RR: I find that drama is the easiest. I really rely on the words more than I do in
comedy. When I do comedy, my brain sort of locks up in the infinite possibilities. That’s where I get sort of lost. I think, “Oh, there are six other jokes that we could say here!” I feel more at home with
drama lately, maybe it’s because it’s easier. I think it’s also because I’m older. When I was younger, I was reticent to be vulnerable on camera and everything I was doing was just a really finely honed defense mechanism from when I was a kid, and I was now using this to make a living on camera. I think as I’ve gotten older, I’ve managed to soften a little bit in that regard and feel a little bit more comfortable being vulnerable. Not just in my personal life, but in film as well.

I heard you had quit acting for a while, and ended up in Los Angeles on a bit of a

It wasn’t like I was having a very illustrious career up in Canada. I was doing all of these movie-of-the-weeks with all of these ex-Dynasty stars. It was depressing. I would have rather gone to university or become a teacher, so I did quit, I stopped acting for about a year. At the time, a friend said he was going to L.A. and asked me if I wanted to come. I was doing improv comedy at this point, and thought I would go with him and join The Groundlings. I thought I would just come in and say, “I’m ready”, but of course — they said “F–k off pipsqueak, you have to take the course like everybody else.” I didn’t have the money or the time to do that, since I wasn’t a citizen. I was there for a short time and got an agent who sent me on an audition for a show called Two Guys and a Girl and I got that.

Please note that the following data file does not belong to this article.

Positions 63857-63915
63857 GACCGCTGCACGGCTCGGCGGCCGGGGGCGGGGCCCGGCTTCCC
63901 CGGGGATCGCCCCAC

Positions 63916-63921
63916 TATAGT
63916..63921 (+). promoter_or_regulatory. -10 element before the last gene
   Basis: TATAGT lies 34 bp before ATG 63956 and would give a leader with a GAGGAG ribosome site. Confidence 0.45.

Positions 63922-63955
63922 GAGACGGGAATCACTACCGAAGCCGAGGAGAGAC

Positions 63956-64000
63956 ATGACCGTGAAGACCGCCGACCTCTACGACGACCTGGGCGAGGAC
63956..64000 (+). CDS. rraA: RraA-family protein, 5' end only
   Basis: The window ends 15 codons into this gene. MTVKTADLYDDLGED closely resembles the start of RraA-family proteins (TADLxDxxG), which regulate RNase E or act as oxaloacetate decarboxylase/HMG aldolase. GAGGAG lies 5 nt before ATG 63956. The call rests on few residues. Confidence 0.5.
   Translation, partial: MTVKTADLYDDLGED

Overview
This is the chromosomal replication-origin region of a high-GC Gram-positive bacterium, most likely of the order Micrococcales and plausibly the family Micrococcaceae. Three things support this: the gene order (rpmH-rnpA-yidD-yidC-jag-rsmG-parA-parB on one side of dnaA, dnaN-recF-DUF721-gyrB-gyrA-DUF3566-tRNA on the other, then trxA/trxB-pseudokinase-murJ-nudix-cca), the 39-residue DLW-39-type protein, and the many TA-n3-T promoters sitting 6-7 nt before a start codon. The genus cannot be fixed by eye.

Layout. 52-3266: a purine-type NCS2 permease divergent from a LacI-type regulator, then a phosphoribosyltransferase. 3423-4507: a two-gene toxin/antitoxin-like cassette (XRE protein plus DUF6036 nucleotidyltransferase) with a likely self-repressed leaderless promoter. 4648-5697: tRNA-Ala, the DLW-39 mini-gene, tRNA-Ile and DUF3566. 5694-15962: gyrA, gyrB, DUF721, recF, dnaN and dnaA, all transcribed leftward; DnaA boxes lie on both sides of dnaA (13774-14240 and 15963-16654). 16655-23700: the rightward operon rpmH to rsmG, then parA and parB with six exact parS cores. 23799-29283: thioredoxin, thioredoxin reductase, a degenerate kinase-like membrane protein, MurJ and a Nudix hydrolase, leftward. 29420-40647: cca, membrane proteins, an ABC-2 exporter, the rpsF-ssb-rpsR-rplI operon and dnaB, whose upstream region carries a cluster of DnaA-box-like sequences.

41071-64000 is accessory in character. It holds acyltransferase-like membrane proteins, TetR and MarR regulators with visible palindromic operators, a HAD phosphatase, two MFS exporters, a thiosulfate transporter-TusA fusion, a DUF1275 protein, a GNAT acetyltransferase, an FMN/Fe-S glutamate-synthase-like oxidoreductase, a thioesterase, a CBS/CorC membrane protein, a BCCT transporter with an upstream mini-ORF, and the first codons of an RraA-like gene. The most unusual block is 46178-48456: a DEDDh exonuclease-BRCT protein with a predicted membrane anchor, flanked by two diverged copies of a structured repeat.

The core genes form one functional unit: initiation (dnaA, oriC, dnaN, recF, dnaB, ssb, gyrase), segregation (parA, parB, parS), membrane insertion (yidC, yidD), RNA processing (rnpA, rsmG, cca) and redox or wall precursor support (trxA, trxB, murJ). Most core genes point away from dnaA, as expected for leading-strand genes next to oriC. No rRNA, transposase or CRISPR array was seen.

How have you handled your rise to fame?

RR: I wouldn’t say it happened quickly at all. I look at some of these other guys and they do one movie and then they’re on the cover of Vanity Fair. A long time ago, they would really take time and cultivate their movie stars and now it seems to be a much shorter process. I’m pretty happy with how it has gone, because it happened a little more slowly than most. It has been a slower ride for me than it has been for some of these other guys, and it would be scary for me if it had been an overnight thing, because the expectations are just though the roof.

Is it challenging to build a career based on your films, rather than crazy paparazzi attacks?